Hypatia, the Divine Pagan. (Perp. Fest. Cal.) "March 12, Hypatia." (Cassell's New Biog. Dict.) "Hypatia, born circa 370...Head of the Platonic School of Alexandria." (Brewer, Dict.) "The Divine Pagan, Hypatia who presided over the Neoplatonic School at Alexandria."
(Enc. Brit. 1810 ed.) "Hypatia, a learned and beautiful lady...a celebrated philosopher and mathematician, and president of the famous Alexandrian school, was born at Alexandria...'She explained to her hearers (says Socrates) the several sciences that go under the general name of philosophy; for which reason there was a confluence to her from all parts of those who made philosophy their delight and study.'
"Her scholars were as eminent as they were numerous. She was held as an oracle for her wisdom, which made her consulted by the magistrates in all important cases."
Hypatia was the daughter of Theon, a celebrated philosopher and mathematician, the author of a commentary on Euclid, in which his daughter is said to have assisted him. An only child, she showed deep interest in philosophy and mathematics from her early youth. Her father instructed her in these subjects with care and diligence, and she soon became one of his most brilliant pupils. Her writings, according to Suidas, included commentaries on the Arithmetica of Diophantus of Alexandria, on the Conics of Apollonius of Perga, and on the Arithmetical Canon of Ptolemy, all of which are now lost.
While Hypatia was living in Athens she came in contact with the Neoplatonic Schools which had been founded by Plotinus, Porphyry and Iamblichus, and identified herself with the Neoplatonic Movement. Later, when she took up her residence in Alexandria, she began to hold lectures and classes in the famous Museum, where her eloquence and profound wisdom, her youth and extraordinary beauty soon attracted great crowds of students and admirers. She was admitted into the intimate circles of the great Alexandrian families, and numbered among her friends two of the most powerful men of the day: Orestes, the Prefect of Alexandria, and Synesius, the Bishop of Cyrene.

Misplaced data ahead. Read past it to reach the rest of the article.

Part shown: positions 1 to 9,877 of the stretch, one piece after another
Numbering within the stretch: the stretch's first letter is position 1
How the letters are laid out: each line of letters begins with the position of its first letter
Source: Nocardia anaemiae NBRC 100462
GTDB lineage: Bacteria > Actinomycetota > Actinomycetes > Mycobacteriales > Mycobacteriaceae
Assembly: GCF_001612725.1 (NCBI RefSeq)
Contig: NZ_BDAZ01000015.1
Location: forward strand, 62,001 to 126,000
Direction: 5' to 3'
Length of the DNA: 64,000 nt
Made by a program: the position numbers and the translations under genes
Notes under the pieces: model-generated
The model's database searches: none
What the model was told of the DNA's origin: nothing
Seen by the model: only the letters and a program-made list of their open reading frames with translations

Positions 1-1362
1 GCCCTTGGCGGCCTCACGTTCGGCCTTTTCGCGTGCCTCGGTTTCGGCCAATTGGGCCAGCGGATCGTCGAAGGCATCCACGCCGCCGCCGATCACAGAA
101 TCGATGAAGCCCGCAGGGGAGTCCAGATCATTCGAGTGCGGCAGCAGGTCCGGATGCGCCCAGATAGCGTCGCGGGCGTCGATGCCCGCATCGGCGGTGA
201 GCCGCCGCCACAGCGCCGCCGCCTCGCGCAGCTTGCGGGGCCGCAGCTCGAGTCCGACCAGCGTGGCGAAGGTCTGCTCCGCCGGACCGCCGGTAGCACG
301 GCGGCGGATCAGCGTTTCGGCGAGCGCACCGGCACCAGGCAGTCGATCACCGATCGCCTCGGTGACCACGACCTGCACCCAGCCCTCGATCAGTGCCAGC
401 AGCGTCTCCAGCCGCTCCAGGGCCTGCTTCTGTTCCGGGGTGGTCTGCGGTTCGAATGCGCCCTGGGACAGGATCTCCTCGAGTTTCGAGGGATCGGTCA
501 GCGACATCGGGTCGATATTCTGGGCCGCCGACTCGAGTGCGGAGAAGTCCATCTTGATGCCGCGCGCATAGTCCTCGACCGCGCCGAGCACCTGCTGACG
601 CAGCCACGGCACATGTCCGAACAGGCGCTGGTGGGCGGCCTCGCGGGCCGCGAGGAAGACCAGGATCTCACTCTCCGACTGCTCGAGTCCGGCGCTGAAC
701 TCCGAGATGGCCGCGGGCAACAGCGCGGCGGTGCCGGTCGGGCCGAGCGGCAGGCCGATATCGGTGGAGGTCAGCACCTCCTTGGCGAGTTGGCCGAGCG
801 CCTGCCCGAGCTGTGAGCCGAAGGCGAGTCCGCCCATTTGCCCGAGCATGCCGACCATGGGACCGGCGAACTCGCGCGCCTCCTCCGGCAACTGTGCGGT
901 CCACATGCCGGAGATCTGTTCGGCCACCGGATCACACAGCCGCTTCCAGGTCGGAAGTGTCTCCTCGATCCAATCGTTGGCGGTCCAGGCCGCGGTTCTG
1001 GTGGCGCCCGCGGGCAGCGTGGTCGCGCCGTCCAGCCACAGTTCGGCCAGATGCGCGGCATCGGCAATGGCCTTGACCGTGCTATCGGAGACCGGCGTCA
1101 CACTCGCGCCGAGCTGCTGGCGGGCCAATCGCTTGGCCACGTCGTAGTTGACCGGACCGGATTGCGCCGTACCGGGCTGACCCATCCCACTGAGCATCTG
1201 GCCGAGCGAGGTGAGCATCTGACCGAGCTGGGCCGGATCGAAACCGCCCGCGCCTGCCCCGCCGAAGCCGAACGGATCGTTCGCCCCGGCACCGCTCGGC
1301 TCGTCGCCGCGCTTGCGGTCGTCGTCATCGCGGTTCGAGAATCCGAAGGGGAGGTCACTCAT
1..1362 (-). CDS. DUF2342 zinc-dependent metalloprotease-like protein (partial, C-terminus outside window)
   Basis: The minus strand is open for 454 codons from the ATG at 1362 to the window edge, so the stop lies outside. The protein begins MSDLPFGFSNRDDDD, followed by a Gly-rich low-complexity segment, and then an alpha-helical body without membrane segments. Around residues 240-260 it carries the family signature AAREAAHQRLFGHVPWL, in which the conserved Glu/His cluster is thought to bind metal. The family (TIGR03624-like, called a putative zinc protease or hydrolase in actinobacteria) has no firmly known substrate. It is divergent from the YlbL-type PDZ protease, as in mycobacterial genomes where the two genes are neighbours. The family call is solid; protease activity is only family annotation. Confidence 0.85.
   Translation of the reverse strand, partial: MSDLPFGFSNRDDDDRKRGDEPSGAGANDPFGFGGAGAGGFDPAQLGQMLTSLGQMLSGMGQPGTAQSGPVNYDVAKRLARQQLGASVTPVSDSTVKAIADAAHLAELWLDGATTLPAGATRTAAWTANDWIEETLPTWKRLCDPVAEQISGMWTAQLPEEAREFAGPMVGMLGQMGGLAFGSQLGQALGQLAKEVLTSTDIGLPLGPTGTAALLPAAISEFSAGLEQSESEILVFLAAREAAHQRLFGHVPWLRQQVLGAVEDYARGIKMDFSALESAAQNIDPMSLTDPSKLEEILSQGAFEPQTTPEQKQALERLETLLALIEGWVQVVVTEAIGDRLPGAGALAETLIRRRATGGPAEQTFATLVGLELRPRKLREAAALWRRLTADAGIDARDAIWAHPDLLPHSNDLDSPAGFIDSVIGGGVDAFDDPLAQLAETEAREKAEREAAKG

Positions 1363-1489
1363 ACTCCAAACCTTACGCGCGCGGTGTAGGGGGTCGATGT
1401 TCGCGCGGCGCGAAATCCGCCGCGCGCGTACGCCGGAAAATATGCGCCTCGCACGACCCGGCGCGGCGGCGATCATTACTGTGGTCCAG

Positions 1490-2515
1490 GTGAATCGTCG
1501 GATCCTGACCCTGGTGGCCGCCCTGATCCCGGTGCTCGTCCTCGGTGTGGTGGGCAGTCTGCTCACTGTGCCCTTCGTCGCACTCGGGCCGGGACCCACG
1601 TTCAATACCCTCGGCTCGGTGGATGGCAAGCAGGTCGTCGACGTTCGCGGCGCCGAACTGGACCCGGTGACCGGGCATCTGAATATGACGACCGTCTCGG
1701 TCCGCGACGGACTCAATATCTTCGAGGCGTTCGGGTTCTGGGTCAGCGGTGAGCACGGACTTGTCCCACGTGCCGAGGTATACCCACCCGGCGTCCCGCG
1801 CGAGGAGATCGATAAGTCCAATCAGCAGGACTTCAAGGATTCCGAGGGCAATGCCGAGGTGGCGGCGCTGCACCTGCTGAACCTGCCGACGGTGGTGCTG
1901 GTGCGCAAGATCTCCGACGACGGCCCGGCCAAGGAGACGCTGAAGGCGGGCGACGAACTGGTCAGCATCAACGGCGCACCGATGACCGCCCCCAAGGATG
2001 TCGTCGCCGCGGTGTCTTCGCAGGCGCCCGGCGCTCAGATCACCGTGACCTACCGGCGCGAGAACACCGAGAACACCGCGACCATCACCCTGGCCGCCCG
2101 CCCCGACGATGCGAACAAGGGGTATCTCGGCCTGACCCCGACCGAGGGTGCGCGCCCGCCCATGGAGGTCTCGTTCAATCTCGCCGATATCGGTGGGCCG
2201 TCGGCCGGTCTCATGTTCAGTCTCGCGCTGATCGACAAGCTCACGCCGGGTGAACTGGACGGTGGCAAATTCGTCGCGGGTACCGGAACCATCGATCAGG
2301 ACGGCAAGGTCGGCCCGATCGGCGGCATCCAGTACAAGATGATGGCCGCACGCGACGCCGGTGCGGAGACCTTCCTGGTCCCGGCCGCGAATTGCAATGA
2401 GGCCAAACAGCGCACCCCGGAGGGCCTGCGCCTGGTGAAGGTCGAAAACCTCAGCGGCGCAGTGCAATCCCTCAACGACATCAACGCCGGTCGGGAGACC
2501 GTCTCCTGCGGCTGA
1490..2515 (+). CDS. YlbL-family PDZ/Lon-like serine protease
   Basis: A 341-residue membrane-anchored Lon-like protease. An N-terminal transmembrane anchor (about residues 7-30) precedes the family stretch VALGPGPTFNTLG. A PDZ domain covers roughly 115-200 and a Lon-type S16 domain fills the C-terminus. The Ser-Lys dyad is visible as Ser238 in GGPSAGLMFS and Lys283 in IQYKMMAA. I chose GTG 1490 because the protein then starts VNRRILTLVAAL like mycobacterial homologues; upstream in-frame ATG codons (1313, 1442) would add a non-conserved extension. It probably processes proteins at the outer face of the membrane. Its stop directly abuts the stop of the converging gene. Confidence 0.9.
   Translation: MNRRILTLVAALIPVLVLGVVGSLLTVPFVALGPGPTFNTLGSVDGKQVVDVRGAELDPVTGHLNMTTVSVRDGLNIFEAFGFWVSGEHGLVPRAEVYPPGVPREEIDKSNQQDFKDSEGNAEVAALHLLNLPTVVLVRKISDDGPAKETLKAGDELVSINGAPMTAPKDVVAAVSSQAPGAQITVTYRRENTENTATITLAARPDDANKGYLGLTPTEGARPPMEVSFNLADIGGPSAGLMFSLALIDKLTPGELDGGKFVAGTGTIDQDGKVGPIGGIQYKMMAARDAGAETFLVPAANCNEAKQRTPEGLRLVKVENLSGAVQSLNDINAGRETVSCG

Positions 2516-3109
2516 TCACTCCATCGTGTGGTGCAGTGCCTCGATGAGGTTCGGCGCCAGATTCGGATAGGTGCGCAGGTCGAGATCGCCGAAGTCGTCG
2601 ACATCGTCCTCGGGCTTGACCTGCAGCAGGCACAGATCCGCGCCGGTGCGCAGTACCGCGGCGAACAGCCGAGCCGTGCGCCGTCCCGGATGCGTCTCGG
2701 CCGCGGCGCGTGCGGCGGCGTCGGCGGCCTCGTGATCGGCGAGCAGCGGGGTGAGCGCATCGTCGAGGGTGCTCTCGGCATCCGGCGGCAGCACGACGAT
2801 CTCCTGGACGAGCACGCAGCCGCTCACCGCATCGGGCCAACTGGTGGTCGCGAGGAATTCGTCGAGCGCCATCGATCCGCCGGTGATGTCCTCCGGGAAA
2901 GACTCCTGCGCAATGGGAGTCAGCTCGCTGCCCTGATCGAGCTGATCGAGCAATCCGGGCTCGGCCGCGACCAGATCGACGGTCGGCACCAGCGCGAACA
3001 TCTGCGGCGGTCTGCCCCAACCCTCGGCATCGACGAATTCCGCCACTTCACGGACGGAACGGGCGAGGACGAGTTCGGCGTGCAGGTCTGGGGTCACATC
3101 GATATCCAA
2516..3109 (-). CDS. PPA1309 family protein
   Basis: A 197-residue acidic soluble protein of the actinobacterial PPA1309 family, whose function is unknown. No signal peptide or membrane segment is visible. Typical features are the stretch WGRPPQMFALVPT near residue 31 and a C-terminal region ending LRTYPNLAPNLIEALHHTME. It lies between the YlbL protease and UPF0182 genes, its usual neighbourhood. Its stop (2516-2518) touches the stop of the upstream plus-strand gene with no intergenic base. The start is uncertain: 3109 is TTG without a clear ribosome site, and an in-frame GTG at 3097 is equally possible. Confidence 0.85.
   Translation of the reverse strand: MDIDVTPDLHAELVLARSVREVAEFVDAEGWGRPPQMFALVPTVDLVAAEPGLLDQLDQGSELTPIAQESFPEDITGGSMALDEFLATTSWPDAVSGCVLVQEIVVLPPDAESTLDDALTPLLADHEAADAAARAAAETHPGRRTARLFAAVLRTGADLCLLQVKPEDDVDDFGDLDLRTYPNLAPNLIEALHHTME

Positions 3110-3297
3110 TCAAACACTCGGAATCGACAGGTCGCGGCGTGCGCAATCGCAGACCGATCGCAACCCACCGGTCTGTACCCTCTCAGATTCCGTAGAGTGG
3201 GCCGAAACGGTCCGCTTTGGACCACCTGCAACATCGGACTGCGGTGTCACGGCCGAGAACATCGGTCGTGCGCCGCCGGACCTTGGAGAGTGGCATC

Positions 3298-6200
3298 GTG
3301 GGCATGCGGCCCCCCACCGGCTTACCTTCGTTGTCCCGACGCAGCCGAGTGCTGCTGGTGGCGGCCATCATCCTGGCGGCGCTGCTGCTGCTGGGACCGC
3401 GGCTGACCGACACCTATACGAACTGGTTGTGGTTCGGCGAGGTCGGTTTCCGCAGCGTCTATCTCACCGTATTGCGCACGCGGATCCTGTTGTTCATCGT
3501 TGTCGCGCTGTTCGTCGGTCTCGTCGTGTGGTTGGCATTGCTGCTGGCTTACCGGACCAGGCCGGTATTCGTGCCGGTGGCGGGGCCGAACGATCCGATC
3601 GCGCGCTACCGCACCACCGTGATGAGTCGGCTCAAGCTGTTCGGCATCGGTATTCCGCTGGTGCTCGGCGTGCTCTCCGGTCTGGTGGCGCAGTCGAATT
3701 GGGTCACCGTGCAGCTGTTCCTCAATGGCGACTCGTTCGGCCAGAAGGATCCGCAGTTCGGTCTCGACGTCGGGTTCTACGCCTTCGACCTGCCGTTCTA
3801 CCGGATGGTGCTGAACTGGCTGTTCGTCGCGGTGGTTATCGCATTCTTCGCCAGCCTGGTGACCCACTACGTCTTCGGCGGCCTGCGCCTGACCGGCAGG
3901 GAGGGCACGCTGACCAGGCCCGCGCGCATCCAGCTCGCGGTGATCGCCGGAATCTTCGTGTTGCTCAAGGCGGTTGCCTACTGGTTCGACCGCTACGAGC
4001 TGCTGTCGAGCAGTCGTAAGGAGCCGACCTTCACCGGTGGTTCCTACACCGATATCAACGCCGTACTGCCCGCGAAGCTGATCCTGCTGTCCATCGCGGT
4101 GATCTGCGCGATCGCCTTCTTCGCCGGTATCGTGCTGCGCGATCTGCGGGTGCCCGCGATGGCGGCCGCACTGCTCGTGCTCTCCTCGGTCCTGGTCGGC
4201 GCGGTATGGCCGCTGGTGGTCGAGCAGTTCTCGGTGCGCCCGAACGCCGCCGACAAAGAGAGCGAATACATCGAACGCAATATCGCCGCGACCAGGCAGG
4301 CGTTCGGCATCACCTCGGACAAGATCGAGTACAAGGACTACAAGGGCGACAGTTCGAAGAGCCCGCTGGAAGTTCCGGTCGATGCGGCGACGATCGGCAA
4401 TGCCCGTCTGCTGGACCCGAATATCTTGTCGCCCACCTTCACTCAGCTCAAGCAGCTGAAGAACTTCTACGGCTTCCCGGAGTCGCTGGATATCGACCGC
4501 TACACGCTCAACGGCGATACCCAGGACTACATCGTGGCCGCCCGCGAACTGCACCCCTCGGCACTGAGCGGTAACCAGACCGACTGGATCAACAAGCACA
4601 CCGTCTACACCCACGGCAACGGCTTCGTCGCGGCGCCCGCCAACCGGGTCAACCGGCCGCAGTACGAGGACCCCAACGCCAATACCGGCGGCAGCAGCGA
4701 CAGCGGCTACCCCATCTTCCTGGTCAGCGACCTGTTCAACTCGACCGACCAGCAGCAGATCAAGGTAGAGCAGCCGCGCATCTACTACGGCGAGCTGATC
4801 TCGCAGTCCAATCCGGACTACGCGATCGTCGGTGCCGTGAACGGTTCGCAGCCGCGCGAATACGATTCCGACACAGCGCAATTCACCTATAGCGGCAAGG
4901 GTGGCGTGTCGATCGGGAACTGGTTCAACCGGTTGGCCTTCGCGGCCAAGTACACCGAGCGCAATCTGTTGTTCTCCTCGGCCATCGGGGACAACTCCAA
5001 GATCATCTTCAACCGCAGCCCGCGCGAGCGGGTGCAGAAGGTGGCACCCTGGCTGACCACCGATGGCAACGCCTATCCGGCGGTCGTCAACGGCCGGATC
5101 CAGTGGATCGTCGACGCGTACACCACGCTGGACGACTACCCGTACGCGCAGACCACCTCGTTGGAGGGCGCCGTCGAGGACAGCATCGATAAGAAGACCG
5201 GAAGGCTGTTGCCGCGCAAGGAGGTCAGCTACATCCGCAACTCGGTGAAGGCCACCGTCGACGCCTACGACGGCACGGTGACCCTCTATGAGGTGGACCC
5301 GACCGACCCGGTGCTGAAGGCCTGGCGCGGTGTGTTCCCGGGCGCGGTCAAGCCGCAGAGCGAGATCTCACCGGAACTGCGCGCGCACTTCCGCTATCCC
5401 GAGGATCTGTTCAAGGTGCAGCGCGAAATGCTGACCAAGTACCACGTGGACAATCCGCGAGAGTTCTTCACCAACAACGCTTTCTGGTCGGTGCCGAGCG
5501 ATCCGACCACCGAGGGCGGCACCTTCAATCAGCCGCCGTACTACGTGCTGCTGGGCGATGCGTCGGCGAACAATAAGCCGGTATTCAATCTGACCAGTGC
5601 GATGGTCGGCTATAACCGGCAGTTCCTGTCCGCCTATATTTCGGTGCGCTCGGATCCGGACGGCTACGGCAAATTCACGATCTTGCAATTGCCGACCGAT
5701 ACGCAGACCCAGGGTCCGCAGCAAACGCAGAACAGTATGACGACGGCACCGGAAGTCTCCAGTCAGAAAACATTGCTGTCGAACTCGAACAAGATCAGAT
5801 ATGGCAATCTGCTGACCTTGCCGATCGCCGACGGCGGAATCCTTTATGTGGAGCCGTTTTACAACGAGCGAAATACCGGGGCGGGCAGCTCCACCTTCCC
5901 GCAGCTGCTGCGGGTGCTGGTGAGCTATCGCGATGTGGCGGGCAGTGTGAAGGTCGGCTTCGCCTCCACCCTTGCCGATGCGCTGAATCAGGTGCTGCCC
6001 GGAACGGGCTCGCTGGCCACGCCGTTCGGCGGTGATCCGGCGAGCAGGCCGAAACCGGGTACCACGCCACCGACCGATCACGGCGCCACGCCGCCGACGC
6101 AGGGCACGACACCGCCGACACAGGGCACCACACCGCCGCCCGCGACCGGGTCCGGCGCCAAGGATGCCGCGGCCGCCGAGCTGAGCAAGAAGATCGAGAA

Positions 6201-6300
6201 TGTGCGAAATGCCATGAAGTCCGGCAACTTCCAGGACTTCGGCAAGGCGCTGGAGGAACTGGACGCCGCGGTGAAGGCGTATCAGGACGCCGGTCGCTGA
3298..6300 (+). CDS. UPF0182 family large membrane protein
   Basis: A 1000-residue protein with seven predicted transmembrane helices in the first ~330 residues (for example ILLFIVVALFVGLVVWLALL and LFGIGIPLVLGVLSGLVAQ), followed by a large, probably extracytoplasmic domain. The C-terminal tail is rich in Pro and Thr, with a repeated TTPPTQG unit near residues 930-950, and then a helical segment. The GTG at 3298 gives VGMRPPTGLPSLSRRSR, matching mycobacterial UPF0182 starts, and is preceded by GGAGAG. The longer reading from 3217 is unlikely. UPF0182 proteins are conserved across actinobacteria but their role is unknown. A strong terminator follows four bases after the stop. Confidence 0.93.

The Neoplatonic School reached its greatest heights in the days that immediately preceded its destruction. Hypatia brought Egypt nearer to an understanding of its ancient Mysteries than it had been for thousands of years. Her knowledge of Theurgy restored the practical value of the Mysteries and completed the work commenced by Iamblichus over a hundred years before. Following in the footsteps of Plotinus and Porphyry, she demonstrated the possibility of the union of the individual Self with the SELF of all. Continuing the work of Ammonius Saccas, she showed the similarity between all religions and the identity of their source. (THEOSOPHY, Vol. 25 No. 5, March 1937)